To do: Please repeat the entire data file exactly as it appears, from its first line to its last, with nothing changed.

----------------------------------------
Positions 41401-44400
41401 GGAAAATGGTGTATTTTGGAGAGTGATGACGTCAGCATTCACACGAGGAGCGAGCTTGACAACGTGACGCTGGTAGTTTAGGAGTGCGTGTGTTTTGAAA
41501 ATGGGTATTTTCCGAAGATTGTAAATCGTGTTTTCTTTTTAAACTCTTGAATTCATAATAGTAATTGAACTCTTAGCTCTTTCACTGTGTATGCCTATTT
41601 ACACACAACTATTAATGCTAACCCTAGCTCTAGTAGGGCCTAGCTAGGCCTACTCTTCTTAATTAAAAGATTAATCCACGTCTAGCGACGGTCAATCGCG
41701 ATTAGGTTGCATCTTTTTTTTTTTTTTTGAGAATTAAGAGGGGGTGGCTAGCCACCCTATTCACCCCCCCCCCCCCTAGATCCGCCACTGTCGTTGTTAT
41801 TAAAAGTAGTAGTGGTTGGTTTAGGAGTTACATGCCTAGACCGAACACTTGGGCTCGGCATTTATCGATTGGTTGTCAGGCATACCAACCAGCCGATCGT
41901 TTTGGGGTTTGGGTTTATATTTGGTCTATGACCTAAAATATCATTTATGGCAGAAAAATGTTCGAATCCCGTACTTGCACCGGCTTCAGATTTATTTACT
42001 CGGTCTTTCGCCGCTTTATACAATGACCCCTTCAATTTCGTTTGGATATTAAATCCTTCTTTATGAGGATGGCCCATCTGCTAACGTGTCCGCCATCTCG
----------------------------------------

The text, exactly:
Positions 41401-44400
41401 GGAAAATGGTGTATTTTGGAGAGTGATGACGTCAGCATTCACACGAGGAGCGAGCTTGACAACGTGACGCTGGTAGTTTAGGAGTGCGTGTGTTTTGAAA
41501 ATGGGTATTTTCCGAAGATTGTAAATCGTGTTTTCTTTTTAAACTCTTGAATTCATAATAGTAATTGAACTCTTAGCTCTTTCACTGTGTATGCCTATTT
41601 ACACACAACTATTAATGCTAACCCTAGCTCTAGTAGGGCCTAGCTAGGCCTACTCTTCTTAATTAAAAGATTAATCCACGTCTAGCGACGGTCAATCGCG
41701 ATTAGGTTGCATCTTTTTTTTTTTTTTTGAGAATTAAGAGGGGGTGGCTAGCCACCCTATTCACCCCCCCCCCCCCTAGATCCGCCACTGTCGTTGTTAT
41801 TAAAAGTAGTAGTGGTTGGTTTAGGAGTTACATGCCTAGACCGAACACTTGGGCTCGGCATTTATCGATTGGTTGTCAGGCATACCAACCAGCCGATCGT
41901 TTTGGGGTTTGGGTTTATATTTGGTCTATGACCTAAAATATCATTTATGGCAGAAAAATGTTCGAATCCCGTACTTGCACCGGCTTCAGATTTATTTACT
42001 CGGTCTTTCGCCGCTTTATACAATGACCCCTTCAATTTCGTTTGGATATTAAATCCTTCTTTATGAGGATGGCCCATCTGCTAACGTGTCCGCCATCTCG